Like our previous entry, I didnt care for this much the first time I saw it. I dont know why, but it's usually an expectations thing. I also wasn't as into \m/ up movies as I am now. I wasn't necessarily put off by it, but I do remember finding it weird. Now I cant get enough of this film. Or the book. I've read it two or three times. What fascinates me about the book is that it should be boring. It's a fairly dry retelling of every minute detail of his days. I went to lunch with this person. I wore this suit by such and such designer with this tie by this designer. Was going to wear this other one, but this magazine said not to. The other person was wearing *description*. We ordered the *detailed lunch*. Next chapter is more of the same. Then suddenly, there's a chapter that sounds just as mundane, but he takes an ax to somebody. Next chaper is another lunch. You feel like you're inside his head, and you're sucked in. The minutia start to become fascinating, even if you can't remember it.
There's much debate about what it all means. Are all the murders in his head? is he really crazy? My personal opinion is that it has to be real. I think that it negates the whole point if he's just imagining everything. Okay, I'll concede that the sequence from the ATM to the confession (best scene in the movie, btw) is in his head. American Psycho is a statement (albeit satirical, not unlike Chuck Palahniuk) about yuppies in the late 80's early 90's. They're so wrapped up in themselves, they have no idea what anybody else is doing. So Bateman just happens to go around killing people, no one notices. Hell, he even confesses to somebody and that somebody not only doesn't believe him, he doesnt even know that it's Bateman he's talking to. I think if you want to lump this into the horror category (not that I would) that's what makes it scary--the way that nobody really knows anybody, not the fact that the guy's a serial killer.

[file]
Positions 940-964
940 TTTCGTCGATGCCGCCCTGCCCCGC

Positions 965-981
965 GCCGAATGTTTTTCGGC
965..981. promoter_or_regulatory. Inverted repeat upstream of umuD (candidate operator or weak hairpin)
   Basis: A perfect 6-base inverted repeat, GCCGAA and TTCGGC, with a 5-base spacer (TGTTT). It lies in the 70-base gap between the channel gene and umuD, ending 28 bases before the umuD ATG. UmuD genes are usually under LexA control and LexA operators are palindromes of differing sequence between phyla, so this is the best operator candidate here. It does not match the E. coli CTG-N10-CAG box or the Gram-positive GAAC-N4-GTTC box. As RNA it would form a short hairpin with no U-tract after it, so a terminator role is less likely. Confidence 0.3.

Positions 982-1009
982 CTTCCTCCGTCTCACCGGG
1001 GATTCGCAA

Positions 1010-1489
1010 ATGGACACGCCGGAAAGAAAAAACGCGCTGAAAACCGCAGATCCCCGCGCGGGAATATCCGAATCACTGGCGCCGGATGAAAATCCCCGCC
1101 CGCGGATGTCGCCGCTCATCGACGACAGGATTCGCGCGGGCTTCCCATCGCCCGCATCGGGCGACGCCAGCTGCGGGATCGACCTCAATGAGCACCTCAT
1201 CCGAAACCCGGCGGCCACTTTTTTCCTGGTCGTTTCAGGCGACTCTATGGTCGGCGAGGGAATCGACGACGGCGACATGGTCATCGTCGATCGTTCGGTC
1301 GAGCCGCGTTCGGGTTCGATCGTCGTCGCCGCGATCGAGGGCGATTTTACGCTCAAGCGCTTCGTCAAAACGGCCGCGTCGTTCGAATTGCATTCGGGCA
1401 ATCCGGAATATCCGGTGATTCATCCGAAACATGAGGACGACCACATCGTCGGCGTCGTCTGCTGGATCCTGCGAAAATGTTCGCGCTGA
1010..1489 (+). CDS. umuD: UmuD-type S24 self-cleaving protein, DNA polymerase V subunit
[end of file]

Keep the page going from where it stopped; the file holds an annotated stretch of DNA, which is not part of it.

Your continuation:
Fantastic piece of acting from Christian Bale. This is him at his hottest and most intense. He's just charming enough that you look past his sleeze. Everything is delivered so matter of fact, without losing the audience to boredom. You can hear the tone of the book in his voice, and reading the book you can hear Bale's voice in the tone. Whoa. The supporting cast is top notch as well: Jared Leto, Reese Witherspoon, Chloë Sevigny, Willem DaFoe, Josh Lucas.
One thing I know for sure. After this movie, Huey Lewis and The News will never be the same.